For the go-fasting world, the bad news of 2020 revolved around event cancellations from the Desert Storm Poker Run to the Race World Offshore Key West Championships. The culprit, of course, was COVID-19. Event permits were exceedingly difficult to come by this year. Without permits, there is no event insurance. Without insurance, there are no events. The math is pretty simple.
But to see 2020 as a lost year is in high-performance boating is to miss the bigger picture. My speedonthewater.com colleague Jason Johnson and I have spent the last few months producing our 2020 Speed On The Water Year In Review print magazine—and you need to order yours now if you haven’t already—and trust me, there were plenty of positive, feel-good stories this year. And we have a beautiful 196-page magazine coming your way to prove it.
What follows are my five picks for the stories of the year. Johnson’s picks will follow tomorrow. By design, we did not include any of the many people we lost, from Super Boat International head John Carbonell to New Jersey catamaran-lover Jeff Ackerman, in 2020. All are paid tribute in our Year In Review issue. Instead, we chose to focus exclusively on positive stories—not necessarily listed in order of importance—this time around.
Nor-Tech Hi-Performance Boats and other high-performance marine businesses stepped to help their communities face the COVID-19 pandemic.
Call any high-performance powerboat builder from DCB Performance Boats to Mystic Powerboats to place an order and you’re going to find yourself on a waiting list. With its emphasis on social distancing—long embraced by powerboat owners—the pandemic fueled sales of go-fast center consoles and sport catamarans like never before. But the industry itself rose up to face COVID-19. Mercury Racing created 3-D-printed safety masks. Nor-Tech Hi-Performance Boats also made its own masks and acquired more for frontline healthcare works, while launching food drives throughout the year. Fountain Powerboats also went into the mask-manufacturing world. The list went on and on.
The second largest single-weekend event of 2020, the Kuttawa Cannonball Run attracted an event-record-setting 140 boats in its third year. Photos by Stephen Miles copyright Shoot 2 Thrill Pix.
Organizers Jeff Hoefling, Terry Martin and Stephen Miles never veered from their course in producing the third annual Kuttawa Cannonball Run in Kentucky in June. The result of their positive attitude and considerable effort was a 140-boat turnout, which made the Kuttawa happening the second-best-attended go-fast boating event in 2020 behind the Florida Powerboat Club’s long-established Key West Poker Run with 163 boats. Miles described the participants as “American’s just being Americans.” He couldn’t have been more correct.
Against all odds, the Offshore Powerboat Association produced three events this year
With something like 10 events on the 2020 Offshore Powerboat Association schedule, OPA head Ed “Smitty” Smith was pretty confident the outfit would pull off at least a few races this year. And while most fell prey to cancellations beyond his control, that’s exactly what he got—a few, thanks in part to Mark Waddington at Performance Boat Center in Missouri and organizer Jeff McCann in Morehead City, N.C. Abbreviated as it was, the three-event season was a triumph of the spirit, at the very least, for OPA and offshore racing in general.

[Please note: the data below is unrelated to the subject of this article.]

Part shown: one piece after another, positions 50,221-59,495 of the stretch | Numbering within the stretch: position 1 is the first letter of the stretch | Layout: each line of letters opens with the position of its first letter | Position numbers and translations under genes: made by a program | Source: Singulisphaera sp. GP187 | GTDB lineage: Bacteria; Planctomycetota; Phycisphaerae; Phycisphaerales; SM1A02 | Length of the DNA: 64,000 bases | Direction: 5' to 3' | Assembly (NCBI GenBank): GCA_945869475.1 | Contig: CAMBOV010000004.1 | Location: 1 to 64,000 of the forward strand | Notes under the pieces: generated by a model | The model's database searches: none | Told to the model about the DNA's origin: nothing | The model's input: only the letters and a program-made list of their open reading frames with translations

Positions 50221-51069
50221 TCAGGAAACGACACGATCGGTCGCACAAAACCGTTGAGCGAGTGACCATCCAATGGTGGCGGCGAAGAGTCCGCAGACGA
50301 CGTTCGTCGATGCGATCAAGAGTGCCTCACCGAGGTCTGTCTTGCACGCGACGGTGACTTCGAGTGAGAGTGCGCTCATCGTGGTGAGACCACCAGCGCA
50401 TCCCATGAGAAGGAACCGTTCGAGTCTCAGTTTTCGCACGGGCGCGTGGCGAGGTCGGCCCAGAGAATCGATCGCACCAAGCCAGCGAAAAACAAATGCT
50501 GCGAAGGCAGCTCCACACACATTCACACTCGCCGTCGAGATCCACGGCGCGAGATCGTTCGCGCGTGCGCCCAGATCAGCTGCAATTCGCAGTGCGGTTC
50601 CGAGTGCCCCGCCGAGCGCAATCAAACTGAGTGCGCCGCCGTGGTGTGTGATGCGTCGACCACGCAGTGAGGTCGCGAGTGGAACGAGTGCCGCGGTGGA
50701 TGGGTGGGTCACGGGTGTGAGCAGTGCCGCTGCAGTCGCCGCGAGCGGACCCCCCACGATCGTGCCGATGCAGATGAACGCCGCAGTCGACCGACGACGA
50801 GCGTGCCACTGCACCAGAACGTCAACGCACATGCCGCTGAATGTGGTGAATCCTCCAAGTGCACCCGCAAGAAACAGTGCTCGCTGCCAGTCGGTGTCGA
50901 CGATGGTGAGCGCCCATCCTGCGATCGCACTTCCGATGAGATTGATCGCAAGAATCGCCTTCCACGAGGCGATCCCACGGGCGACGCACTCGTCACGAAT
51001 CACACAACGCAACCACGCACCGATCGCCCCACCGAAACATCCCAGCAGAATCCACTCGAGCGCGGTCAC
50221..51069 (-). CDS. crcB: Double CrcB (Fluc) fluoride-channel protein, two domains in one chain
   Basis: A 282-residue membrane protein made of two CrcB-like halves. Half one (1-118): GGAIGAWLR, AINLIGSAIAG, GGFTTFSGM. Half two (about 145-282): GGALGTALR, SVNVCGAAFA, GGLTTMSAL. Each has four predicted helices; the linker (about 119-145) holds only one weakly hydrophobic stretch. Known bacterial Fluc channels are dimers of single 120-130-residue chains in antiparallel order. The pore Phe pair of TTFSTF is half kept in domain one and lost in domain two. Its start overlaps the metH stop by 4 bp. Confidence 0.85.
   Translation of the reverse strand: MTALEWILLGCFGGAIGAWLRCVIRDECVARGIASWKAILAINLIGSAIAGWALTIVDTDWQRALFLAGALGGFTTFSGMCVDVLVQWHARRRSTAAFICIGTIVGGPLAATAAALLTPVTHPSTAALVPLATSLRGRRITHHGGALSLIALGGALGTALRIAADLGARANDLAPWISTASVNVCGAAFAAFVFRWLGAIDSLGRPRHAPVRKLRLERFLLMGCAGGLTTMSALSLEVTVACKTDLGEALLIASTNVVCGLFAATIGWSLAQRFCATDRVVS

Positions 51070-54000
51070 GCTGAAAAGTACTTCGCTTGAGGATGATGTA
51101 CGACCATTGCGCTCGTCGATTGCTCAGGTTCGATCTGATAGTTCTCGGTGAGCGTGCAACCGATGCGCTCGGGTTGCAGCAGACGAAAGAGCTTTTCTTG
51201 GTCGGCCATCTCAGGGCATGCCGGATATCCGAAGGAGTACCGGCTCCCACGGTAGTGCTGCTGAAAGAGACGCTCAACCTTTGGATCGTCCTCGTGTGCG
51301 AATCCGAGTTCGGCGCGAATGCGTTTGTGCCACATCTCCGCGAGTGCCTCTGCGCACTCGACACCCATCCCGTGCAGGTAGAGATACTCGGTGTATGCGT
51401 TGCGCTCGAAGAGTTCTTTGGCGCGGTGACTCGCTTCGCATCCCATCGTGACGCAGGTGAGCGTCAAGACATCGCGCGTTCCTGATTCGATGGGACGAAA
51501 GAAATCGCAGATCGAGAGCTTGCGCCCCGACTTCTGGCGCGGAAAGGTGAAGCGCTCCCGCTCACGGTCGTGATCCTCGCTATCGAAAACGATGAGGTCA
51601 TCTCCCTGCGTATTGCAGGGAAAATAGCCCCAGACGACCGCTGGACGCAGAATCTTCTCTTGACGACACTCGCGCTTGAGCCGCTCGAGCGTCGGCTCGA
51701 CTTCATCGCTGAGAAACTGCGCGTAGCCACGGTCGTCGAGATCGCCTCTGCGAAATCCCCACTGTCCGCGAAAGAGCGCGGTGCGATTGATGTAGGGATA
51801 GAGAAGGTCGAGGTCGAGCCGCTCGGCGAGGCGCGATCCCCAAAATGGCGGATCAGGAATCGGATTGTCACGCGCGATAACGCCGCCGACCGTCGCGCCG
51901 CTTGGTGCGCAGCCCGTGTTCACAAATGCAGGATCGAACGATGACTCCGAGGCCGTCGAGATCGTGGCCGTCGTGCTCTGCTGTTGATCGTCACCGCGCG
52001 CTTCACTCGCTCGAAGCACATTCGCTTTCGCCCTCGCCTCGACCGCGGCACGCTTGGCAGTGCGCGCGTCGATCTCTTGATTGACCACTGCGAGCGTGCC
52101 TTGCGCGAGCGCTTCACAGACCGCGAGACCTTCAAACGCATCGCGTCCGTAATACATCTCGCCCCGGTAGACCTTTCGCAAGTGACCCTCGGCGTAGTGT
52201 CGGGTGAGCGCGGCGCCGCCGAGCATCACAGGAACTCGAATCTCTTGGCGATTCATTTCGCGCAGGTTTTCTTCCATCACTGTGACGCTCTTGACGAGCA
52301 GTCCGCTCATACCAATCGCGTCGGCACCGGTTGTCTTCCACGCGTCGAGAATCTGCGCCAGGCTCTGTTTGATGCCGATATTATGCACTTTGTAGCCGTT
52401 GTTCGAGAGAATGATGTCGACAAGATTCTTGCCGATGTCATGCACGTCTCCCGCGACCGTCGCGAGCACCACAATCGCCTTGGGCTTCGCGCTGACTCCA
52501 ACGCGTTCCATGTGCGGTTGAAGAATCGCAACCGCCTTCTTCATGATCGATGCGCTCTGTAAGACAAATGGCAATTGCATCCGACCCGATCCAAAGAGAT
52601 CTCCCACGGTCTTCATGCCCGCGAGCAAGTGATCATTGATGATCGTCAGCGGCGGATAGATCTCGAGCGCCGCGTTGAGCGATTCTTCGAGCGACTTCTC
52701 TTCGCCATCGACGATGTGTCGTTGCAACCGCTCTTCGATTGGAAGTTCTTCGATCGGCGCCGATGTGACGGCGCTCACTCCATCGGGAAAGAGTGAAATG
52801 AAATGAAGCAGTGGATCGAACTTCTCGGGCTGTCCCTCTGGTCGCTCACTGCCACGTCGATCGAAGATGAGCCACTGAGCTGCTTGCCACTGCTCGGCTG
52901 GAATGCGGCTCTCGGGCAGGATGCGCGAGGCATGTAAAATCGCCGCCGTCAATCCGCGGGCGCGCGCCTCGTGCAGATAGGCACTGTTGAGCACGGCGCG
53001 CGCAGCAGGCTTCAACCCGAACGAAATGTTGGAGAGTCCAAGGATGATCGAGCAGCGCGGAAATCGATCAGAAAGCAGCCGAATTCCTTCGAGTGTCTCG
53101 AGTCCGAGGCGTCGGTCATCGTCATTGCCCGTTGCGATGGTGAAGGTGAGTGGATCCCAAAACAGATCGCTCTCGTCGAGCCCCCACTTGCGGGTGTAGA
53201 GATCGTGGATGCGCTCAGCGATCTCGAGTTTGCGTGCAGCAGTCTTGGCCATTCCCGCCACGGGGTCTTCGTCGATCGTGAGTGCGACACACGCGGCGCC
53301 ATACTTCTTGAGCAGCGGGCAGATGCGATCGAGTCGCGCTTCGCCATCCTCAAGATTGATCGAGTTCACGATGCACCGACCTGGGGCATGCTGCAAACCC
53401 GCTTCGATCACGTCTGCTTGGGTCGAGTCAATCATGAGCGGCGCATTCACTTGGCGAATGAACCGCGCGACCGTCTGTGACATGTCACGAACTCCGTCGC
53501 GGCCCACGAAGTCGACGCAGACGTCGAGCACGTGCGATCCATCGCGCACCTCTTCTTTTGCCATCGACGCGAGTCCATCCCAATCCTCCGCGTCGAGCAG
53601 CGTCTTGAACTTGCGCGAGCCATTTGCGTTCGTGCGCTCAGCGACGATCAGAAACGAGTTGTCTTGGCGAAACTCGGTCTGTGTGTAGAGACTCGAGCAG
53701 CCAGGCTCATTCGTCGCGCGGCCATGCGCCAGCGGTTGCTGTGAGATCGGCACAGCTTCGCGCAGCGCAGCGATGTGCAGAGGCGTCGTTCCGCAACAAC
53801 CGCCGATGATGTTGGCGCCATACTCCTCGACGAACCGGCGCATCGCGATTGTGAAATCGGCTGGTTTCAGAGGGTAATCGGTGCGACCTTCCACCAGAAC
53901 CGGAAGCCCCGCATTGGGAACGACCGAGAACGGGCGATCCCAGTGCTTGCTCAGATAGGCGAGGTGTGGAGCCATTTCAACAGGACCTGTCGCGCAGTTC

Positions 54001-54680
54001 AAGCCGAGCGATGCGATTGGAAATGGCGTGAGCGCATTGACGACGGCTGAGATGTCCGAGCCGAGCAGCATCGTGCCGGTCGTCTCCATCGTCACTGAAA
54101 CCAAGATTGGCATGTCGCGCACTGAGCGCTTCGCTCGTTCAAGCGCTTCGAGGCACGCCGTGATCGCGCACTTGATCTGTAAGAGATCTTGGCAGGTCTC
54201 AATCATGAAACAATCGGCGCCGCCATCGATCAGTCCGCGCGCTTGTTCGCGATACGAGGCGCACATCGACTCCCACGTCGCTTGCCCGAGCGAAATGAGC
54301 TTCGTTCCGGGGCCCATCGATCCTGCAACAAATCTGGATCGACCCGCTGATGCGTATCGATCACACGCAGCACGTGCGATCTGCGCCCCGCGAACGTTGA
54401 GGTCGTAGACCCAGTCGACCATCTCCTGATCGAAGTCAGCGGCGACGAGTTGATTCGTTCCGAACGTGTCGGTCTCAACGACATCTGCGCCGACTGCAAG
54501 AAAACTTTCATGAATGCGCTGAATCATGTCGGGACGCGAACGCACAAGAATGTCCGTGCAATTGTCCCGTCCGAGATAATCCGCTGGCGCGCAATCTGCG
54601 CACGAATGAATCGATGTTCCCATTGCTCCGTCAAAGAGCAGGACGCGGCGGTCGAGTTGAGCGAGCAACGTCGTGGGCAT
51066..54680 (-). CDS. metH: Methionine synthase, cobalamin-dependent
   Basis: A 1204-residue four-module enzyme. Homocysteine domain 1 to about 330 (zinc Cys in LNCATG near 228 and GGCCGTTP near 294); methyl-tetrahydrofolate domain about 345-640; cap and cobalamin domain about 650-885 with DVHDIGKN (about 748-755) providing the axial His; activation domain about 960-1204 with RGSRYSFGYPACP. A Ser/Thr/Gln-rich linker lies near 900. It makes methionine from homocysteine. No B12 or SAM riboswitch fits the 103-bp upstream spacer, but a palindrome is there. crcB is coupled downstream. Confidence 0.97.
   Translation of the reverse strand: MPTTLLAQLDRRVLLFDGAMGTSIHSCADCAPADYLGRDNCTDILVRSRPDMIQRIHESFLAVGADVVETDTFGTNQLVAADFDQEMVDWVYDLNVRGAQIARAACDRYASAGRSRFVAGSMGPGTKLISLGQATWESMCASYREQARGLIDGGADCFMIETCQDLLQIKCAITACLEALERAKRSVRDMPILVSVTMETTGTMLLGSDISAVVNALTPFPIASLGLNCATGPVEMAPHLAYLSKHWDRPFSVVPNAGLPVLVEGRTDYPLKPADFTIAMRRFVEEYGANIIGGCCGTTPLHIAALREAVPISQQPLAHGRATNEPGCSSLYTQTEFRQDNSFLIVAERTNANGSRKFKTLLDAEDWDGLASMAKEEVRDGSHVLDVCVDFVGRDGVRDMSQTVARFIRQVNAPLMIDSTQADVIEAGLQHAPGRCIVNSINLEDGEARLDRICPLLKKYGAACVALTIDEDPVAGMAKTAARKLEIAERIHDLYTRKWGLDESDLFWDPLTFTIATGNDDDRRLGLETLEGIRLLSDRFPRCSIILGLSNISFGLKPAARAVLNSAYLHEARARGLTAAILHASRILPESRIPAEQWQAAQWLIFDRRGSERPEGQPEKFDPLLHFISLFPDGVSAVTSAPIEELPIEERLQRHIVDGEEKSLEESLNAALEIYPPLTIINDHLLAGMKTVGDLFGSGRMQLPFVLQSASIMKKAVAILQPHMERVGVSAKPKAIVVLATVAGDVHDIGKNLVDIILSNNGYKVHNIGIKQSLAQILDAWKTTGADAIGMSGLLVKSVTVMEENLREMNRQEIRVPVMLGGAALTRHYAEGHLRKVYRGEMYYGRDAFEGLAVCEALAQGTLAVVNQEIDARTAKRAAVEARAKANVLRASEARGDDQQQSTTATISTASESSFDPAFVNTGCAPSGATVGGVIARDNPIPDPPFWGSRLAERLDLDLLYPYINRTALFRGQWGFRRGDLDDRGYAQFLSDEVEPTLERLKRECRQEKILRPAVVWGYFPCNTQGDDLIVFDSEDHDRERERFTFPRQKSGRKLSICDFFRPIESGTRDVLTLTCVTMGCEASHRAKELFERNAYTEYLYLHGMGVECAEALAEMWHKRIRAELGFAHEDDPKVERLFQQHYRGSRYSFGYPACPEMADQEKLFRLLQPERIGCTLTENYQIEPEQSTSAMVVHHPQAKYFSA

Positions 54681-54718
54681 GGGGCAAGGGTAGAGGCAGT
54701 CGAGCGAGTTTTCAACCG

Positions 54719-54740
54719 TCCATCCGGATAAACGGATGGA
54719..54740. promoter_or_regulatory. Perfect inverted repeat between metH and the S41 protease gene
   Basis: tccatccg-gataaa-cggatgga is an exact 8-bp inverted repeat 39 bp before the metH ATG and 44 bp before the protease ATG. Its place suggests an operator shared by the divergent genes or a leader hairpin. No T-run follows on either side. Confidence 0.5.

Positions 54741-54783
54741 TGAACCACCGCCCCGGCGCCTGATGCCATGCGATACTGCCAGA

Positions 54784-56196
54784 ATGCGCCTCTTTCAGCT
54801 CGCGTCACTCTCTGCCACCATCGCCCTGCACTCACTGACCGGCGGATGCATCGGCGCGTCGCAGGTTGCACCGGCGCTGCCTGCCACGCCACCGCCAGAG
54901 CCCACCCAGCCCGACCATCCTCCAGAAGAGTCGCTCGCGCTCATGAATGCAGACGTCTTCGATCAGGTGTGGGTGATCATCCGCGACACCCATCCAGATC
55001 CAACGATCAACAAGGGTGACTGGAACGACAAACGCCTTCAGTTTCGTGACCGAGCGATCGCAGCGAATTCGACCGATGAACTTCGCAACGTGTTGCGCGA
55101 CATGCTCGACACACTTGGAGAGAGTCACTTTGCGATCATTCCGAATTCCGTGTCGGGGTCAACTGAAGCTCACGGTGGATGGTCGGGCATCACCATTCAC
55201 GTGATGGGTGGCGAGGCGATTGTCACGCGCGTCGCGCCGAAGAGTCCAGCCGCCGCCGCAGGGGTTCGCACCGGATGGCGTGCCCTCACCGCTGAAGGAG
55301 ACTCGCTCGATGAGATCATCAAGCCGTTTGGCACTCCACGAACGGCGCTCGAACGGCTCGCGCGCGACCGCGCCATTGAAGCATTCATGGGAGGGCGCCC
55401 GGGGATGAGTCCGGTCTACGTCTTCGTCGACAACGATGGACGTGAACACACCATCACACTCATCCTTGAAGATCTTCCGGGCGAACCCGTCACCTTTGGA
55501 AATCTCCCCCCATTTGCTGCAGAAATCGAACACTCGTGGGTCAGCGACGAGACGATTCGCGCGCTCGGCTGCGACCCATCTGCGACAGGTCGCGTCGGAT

The inaugural Sarasota Blast On The Bay Fun Run was an instant hit.
Lucy Nicandri, the driving organizer behind the Sarasota Powerboat Grand Prix Festival and the executive director of Suncoast Charities For Children, wasted no time in creating a replacement fundraising event of sorts for the weeklong festival after it was cancelled. With lots of help from her friends, including Simon Williams of Shore Thing Storage, she produced the first Sarasota Blast On The Bay Fun Run. The event attracted 120 boats and raised $50,000 for the charity, and Nicandri and company plan to bring it back in 2021.
The new Wright 320 catamaran will join Performance Boat Center’s 360 and (above) 420 models.
Reported earlier this month, the news of Performance Boat Center adding a 32-footer to its Wright Performance Powerboat line flew mostly below radar. But without question it’s one of the biggest stories of the year. With the addition/creation of the Wright Performance 320, the Osage Beach, Mo., dealership’s exclusive outboard engine-powered catamaran line now has three offerings of its own from 32 to 42 feet.
In roughly three years, Performance Boat Center has established its own catamaran brand and while putting Wright-designed cats, long a dominant force in Super Stock-class offshore racing but relatively rare outside of it, on the map in the high-performance pleasure boat market. When was the last time a powerboat dealer did that?
The answer is never.
Editor’s Note: Speedonthewater.com co-publisher Jason Johnson’s picks for the top stories of 2020 will appear tomorrow on speedonthewater.com.
Top 10 Stories Of 2019, Part I
Top 10 Stories Of 2019, Part II
The Biggest Stories Of The Decade
2018 Stories Of The Year, Part I: Another Memorable Year
2018 Stories Of The Year, Part II: More Memorable News
2017 Stories Of The Year, Part II: Almost All Positive
2017 Stories Of The Year, Part I: Triumph And Tragedy
2016 Stories Of The Year, Part II
2016 Stories Of The Year, Part I
Ongoing COVID 19-Related Coverage
Commentary: Kuttawa Is The Weekend Hit Of 2020
Rangoonwala Foundation Boosts Sarasota Blast On The Bay Fundraising To $50,000
OPA Planning Most Ambitious Schedule Ever For 2021
Performance Boat Center Adding 320 To Wright Performance Catamaran Line